Regarding the issue of hospitals retaining bodies after family members have failed to clear the hospital bills, Julius Selwambala, a lawyer with Kasumba, Kugonza and Co. Advocates, says: “There is a law called the Contract Act, which provides channels for recovery of money in case a party breaches a contract. The family entered the contract with the hospital that it provides services to the patient and in return it will pay them. It is a fact. Now, when you fail to pay, the hospital is supposed to sue these relatives for the debt the hospital has incurred in giving the service, but not to retain the dead body. So, the hospital is expected to write notices of intention to sue families, take them to court and then file cases against them but not to say that we shall not give you your dead person for burial.”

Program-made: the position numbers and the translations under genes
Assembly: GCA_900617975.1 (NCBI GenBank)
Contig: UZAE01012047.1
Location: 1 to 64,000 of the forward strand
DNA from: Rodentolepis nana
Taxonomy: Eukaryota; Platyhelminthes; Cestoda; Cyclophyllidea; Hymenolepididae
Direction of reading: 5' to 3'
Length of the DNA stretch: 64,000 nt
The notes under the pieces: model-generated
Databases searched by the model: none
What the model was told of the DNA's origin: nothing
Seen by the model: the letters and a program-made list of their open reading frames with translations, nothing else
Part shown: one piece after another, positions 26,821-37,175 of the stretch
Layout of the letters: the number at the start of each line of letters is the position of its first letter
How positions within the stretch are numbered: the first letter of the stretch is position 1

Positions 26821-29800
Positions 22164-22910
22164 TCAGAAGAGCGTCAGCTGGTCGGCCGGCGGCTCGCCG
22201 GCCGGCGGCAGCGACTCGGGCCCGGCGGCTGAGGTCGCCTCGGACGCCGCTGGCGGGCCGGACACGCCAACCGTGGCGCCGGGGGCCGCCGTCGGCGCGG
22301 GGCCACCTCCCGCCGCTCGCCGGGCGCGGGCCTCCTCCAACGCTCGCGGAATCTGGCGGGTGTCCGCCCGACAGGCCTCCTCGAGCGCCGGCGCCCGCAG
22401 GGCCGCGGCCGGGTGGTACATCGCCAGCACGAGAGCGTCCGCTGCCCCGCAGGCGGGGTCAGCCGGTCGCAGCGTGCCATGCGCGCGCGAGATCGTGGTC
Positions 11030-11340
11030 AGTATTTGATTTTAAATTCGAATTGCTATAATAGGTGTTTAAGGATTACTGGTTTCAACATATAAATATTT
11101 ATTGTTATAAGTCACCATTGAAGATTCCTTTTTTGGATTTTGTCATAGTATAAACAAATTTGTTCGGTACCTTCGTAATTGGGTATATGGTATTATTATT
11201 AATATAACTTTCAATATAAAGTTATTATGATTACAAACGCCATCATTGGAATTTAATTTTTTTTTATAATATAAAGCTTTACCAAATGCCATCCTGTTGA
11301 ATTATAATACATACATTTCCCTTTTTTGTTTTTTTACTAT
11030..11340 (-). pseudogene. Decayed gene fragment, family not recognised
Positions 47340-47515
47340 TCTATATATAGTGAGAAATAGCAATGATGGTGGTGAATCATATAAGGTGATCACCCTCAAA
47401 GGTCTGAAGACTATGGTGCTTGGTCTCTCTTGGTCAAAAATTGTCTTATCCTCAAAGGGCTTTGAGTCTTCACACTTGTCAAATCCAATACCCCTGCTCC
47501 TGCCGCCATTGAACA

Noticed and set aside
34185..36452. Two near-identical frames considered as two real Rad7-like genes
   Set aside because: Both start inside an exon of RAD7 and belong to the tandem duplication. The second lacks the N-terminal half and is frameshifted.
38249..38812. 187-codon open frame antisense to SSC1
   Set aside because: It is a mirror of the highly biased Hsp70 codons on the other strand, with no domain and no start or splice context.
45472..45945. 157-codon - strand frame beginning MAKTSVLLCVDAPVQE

Mr Paul Gurindwa, the managing director of Ntinda Hospital, says: “We used to extent credit services to patients, but people took advantage of this deed. People would come pleading with us to treat their patients and we would, but upon presenting the bill, they would not even want to release a penny. So, we soon learnt that families were taking advantage of us. So, when we insist that patients deposit Shs2.5 million on arrival, we would have what to start with even if family members eventually find difficulties completing the rest of the bill. Because we are in the Covid-19 era, prices of medical equipment have skyrocketed. Yes, we want to save lives, but, how are we going to do that without equipment, which is being sold costly on the market and there is also medical personnel doing the job who need to be paid salaries too.”